An Accra High Court has acquitted and discharged the Second and Third accused persons in the Capital Bank case, Tetteh Nettey and Rev Fitzgerald Odonkor.
The two were both charged alongside the founder of the defunct bank Ato Essien. In April this year, Rev. Odonkor revealed that he was against the bank’s payment of GH¢27.5 million as a business promotion to its founder and chief Executive Officer, William Ato Essien.
According to him, although the decision of the bank’s board to pay the money to Essien, out of the GH¢620 million Bank of Ghana utility support was an industry practice up until 2019, he and some others protested the payment because it was not in the interest of the bank.
Mr. Odonkor, who was standing trial together with Mr Essien and Tetteh Nettey, for allegedly stealing from the bank, had always denied the charges levelled against him, indicating that he did not abet his co-accused person to take money from the collapsed bank.
Businessman Dr Tetteh Nettey on his part also alleged during his trial that officials of the collapsed bank coerced him to sign certain documents when the officials were invited by the Securities and Exchanges Commission (SEC).
This was when regulators commenced investigations into the operations of the financial institutions.
He explained that he refused to sign the documents only to see the same documents during his trial with his signature.
In a related development, an Accra High Court has changed its position and accepted the GH¢90 million repayment terms on Ato Essien’s restitution deal.
The Court presided over by Justice Eric Kyei Baffour last week rejected the settlement deal between state prosecutors and the embattled founder of now-defunct Capital Bank, Ato Essien.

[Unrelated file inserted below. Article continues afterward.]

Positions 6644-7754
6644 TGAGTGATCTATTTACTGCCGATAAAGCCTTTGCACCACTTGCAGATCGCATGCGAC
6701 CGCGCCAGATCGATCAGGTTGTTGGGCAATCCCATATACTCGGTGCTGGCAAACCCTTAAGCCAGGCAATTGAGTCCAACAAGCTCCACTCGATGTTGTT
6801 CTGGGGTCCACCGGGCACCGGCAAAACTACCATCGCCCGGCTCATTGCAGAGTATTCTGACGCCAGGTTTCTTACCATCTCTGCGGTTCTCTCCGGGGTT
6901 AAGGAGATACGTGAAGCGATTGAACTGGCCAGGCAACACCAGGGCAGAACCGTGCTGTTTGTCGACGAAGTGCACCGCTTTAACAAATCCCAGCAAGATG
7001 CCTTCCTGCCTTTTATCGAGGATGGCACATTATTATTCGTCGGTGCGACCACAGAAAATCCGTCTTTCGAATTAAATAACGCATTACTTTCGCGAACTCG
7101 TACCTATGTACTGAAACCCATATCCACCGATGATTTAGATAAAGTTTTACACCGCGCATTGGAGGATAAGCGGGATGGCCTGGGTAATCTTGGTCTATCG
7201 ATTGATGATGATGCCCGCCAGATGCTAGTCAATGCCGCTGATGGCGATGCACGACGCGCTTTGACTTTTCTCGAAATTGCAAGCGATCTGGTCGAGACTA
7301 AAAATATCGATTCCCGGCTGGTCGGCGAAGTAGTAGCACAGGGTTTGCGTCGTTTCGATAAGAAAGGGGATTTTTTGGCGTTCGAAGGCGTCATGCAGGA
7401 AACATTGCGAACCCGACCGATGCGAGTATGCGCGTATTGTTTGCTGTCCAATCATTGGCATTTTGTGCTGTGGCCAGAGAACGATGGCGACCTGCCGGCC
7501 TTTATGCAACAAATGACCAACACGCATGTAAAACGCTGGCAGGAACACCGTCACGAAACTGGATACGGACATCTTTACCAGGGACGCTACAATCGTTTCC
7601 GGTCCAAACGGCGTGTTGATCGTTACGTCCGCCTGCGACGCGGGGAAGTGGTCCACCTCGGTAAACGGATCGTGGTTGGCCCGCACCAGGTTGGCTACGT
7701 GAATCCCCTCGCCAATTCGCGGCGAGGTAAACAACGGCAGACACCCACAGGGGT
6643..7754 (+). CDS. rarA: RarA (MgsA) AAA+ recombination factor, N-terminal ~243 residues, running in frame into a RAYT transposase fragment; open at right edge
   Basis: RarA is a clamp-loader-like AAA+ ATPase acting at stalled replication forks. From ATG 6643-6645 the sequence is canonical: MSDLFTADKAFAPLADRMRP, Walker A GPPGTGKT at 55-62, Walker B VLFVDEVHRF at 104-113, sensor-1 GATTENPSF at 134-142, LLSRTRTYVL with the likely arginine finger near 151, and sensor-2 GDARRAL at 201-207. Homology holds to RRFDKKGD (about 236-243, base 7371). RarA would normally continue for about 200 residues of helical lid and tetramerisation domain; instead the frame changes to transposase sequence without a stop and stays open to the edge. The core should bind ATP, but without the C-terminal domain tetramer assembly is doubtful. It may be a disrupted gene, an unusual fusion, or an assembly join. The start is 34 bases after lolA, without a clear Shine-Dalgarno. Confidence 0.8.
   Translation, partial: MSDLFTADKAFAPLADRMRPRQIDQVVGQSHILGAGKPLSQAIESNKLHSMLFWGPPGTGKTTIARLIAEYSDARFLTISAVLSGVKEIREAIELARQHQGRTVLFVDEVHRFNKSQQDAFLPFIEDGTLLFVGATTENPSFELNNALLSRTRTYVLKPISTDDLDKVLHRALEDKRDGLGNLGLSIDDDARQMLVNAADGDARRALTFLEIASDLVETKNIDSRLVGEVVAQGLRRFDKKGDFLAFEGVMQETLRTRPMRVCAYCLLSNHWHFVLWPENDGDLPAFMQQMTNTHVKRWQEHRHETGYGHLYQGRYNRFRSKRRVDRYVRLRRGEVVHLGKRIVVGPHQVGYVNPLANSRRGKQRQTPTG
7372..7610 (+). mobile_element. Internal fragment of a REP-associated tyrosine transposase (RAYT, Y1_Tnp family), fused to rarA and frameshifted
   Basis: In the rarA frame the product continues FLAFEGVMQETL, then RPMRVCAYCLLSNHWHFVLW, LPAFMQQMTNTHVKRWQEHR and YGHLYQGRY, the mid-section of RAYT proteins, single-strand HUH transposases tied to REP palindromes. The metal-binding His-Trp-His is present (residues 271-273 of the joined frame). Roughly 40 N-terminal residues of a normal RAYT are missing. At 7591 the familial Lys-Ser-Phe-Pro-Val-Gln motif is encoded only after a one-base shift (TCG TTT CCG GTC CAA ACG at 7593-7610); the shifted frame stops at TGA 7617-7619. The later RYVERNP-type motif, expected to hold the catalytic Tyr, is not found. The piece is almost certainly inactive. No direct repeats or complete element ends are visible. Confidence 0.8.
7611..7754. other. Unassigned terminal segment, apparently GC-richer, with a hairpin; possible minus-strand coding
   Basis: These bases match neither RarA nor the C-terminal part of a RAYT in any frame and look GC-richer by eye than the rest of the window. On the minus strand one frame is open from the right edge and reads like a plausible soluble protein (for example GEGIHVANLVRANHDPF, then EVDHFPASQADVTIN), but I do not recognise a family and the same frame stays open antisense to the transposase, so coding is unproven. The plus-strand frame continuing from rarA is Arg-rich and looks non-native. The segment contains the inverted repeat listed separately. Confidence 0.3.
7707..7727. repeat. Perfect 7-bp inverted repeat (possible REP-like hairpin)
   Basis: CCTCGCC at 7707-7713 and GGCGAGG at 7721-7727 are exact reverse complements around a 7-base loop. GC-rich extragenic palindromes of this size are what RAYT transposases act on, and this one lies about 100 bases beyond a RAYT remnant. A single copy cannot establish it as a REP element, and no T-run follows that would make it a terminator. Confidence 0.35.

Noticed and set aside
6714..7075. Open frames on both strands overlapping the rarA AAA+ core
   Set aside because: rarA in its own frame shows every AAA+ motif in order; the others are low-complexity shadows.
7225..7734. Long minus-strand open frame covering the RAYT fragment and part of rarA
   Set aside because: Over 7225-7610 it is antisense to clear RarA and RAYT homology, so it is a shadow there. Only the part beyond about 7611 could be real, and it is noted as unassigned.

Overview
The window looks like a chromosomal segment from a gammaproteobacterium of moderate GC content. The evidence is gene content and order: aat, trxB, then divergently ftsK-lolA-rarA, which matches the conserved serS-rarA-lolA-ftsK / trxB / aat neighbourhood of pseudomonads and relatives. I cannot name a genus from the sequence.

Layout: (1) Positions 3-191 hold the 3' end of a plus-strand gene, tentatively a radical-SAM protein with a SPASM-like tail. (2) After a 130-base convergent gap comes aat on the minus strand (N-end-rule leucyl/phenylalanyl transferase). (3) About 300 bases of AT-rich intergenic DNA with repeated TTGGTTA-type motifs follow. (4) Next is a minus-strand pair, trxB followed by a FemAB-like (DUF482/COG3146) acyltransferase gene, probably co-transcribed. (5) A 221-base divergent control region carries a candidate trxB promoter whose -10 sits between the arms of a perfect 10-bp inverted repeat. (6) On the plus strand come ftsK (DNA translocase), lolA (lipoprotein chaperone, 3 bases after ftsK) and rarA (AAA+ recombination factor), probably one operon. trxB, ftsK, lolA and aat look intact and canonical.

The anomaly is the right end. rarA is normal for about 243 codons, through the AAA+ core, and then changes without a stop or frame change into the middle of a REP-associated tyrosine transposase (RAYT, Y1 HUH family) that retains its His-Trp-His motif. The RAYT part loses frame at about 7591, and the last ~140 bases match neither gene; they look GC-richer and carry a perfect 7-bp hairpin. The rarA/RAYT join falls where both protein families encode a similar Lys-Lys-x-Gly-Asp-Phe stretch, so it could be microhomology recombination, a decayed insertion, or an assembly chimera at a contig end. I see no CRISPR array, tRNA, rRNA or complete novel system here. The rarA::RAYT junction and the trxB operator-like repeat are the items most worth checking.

Justice Eric Kyei Baffour, a Justice of Appeal, sitting as an additional High Court Judge, rejected the agreement, indicating that the amount agreed to be paid was not good enough, and adjourned the case to December 13 for the parties to address the court on the legal basis of the terms of the agreement.
But in court on Tuesday, Deputy Attorney General Alfred Tuah Yeboah argued that the funds were state funds as the defunct capital bank has been taken over by the state and state funds expended to pay the monies of depositors.
Counsel of Ato Essien also justified the deal arguing that the state managed to get an extra GHS 30 million in addition to the GHS 56 million ‘outstanding money’ Ato Essien agreed to have stolen.
Justice Eric Kyei Baffour after reviewing the arguments of the parties accepted the restitution deal. The accused has since pleaded guilty to the charges of stealing and money laundering.